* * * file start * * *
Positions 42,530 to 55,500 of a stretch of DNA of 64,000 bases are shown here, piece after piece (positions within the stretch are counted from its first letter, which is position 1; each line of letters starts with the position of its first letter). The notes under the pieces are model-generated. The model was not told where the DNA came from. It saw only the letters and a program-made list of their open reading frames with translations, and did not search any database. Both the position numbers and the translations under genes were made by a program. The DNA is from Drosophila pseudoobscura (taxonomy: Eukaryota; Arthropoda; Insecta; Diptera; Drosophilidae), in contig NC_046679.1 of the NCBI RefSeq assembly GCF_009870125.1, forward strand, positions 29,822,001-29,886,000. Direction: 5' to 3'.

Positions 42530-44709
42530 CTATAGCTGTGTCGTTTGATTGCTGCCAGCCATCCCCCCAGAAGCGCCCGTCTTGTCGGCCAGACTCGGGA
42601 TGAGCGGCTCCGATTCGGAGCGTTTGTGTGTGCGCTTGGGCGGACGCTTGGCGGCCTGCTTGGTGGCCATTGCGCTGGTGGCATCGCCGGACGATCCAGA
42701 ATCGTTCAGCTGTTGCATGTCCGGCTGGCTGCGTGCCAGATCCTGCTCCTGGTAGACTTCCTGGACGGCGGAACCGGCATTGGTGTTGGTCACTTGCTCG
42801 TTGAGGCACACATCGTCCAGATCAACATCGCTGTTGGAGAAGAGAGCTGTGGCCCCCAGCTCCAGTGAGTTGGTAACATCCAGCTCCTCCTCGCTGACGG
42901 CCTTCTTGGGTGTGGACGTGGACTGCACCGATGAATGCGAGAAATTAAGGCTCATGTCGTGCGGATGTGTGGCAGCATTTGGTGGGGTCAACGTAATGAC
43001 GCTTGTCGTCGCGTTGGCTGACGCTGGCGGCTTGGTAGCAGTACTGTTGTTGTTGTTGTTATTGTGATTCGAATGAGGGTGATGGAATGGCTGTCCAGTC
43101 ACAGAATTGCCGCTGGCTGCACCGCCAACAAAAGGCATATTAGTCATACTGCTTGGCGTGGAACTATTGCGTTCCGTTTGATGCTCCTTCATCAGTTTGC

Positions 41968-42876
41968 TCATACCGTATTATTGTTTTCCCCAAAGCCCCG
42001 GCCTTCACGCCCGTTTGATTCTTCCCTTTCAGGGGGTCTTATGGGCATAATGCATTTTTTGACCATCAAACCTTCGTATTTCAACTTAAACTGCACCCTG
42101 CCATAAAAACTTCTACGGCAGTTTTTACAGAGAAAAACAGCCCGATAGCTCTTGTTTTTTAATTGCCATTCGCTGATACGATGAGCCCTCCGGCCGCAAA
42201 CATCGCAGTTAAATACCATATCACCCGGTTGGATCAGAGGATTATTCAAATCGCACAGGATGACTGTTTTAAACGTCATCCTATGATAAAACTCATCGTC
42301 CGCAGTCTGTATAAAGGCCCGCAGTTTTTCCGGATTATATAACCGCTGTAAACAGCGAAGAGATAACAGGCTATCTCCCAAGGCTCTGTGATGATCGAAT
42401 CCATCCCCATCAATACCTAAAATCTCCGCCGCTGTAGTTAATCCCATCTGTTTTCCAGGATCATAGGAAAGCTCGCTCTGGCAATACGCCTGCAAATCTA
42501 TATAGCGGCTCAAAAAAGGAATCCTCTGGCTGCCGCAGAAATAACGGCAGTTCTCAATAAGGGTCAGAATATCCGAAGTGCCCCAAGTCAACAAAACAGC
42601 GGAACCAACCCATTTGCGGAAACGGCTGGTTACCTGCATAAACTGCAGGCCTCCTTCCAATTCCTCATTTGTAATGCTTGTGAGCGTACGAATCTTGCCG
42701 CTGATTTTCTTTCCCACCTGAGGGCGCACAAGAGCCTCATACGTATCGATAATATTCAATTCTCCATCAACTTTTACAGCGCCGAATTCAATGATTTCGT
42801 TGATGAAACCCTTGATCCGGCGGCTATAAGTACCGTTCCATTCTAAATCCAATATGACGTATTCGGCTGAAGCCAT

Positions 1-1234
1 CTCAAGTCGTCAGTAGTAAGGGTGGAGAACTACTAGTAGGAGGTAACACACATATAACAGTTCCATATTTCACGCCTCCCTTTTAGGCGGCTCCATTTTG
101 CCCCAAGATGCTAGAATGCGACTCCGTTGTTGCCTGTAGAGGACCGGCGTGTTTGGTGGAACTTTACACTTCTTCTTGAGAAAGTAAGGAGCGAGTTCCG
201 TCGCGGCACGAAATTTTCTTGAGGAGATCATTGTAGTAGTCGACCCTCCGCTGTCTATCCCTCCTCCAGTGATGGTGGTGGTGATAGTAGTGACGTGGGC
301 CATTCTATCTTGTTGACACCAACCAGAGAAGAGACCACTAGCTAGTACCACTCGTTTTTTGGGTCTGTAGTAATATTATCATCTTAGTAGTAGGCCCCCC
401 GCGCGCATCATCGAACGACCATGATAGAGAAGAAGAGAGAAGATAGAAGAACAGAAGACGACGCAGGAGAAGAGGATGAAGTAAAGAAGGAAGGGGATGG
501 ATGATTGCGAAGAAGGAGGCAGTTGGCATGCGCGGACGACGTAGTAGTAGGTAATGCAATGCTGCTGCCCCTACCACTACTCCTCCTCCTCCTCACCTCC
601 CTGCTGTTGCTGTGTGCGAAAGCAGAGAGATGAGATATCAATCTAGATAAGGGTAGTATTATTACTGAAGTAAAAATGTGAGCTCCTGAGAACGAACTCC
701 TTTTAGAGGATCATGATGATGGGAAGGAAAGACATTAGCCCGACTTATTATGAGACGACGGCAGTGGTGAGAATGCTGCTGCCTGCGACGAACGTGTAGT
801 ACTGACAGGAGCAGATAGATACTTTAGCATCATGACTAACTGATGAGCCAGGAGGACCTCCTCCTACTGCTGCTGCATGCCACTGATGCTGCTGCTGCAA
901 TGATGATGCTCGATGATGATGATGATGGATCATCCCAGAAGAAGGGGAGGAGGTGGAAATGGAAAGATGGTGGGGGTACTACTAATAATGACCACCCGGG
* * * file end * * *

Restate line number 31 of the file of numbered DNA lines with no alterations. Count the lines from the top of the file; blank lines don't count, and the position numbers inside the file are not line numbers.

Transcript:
901 TGATGATGCTCGATGATGATGATGATGGATCATCCCAGAAGAAGGGGAGGAGGTGGAAATGGAAAGATGGTGGGGGTACTACTAATAATGACCACCCGGG